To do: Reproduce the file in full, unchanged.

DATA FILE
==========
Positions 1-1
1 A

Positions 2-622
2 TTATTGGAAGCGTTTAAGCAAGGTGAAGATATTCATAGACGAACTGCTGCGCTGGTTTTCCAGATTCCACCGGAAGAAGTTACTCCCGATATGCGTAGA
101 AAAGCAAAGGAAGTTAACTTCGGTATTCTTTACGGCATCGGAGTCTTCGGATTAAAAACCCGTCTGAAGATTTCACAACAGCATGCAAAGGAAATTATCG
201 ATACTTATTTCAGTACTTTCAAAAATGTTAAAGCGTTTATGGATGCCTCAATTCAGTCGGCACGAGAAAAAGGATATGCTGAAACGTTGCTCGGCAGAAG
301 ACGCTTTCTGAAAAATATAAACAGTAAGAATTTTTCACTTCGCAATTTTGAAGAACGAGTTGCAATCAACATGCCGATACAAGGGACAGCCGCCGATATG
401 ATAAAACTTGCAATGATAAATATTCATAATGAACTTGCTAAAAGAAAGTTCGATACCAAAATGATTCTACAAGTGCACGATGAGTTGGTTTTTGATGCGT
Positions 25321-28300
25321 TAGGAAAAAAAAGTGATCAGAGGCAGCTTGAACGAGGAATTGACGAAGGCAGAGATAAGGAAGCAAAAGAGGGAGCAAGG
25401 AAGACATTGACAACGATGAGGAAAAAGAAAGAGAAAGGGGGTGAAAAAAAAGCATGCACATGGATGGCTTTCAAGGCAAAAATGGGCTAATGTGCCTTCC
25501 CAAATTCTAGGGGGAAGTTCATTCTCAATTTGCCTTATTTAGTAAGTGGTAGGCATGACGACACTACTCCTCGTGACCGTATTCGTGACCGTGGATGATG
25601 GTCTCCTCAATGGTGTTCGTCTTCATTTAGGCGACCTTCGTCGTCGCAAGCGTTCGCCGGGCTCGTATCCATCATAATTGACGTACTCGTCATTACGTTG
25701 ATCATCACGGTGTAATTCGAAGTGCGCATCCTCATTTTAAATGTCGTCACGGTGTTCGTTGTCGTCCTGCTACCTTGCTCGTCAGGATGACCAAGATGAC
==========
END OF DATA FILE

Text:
Positions 1-1
1 A

Positions 2-622
2 TTATTGGAAGCGTTTAAGCAAGGTGAAGATATTCATAGACGAACTGCTGCGCTGGTTTTCCAGATTCCACCGGAAGAAGTTACTCCCGATATGCGTAGA
101 AAAGCAAAGGAAGTTAACTTCGGTATTCTTTACGGCATCGGAGTCTTCGGATTAAAAACCCGTCTGAAGATTTCACAACAGCATGCAAAGGAAATTATCG
201 ATACTTATTTCAGTACTTTCAAAAATGTTAAAGCGTTTATGGATGCCTCAATTCAGTCGGCACGAGAAAAAGGATATGCTGAAACGTTGCTCGGCAGAAG
301 ACGCTTTCTGAAAAATATAAACAGTAAGAATTTTTCACTTCGCAATTTTGAAGAACGAGTTGCAATCAACATGCCGATACAAGGGACAGCCGCCGATATG
401 ATAAAACTTGCAATGATAAATATTCATAATGAACTTGCTAAAAGAAAGTTCGATACCAAAATGATTCTACAAGTGCACGATGAGTTGGTTTTTGATGCGT
Positions 25321-28300
25321 TAGGAAAAAAAAGTGATCAGAGGCAGCTTGAACGAGGAATTGACGAAGGCAGAGATAAGGAAGCAAAAGAGGGAGCAAGG
25401 AAGACATTGACAACGATGAGGAAAAAGAAAGAGAAAGGGGGTGAAAAAAAAGCATGCACATGGATGGCTTTCAAGGCAAAAATGGGCTAATGTGCCTTCC
25501 CAAATTCTAGGGGGAAGTTCATTCTCAATTTGCCTTATTTAGTAAGTGGTAGGCATGACGACACTACTCCTCGTGACCGTATTCGTGACCGTGGATGATG
25601 GTCTCCTCAATGGTGTTCGTCTTCATTTAGGCGACCTTCGTCGTCGCAAGCGTTCGCCGGGCTCGTATCCATCATAATTGACGTACTCGTCATTACGTTG
25701 ATCATCACGGTGTAATTCGAAGTGCGCATCCTCATTTTAAATGTCGTCACGGTGTTCGTTGTCGTCCTGCTACCTTGCTCGTCAGGATGACCAAGATGAC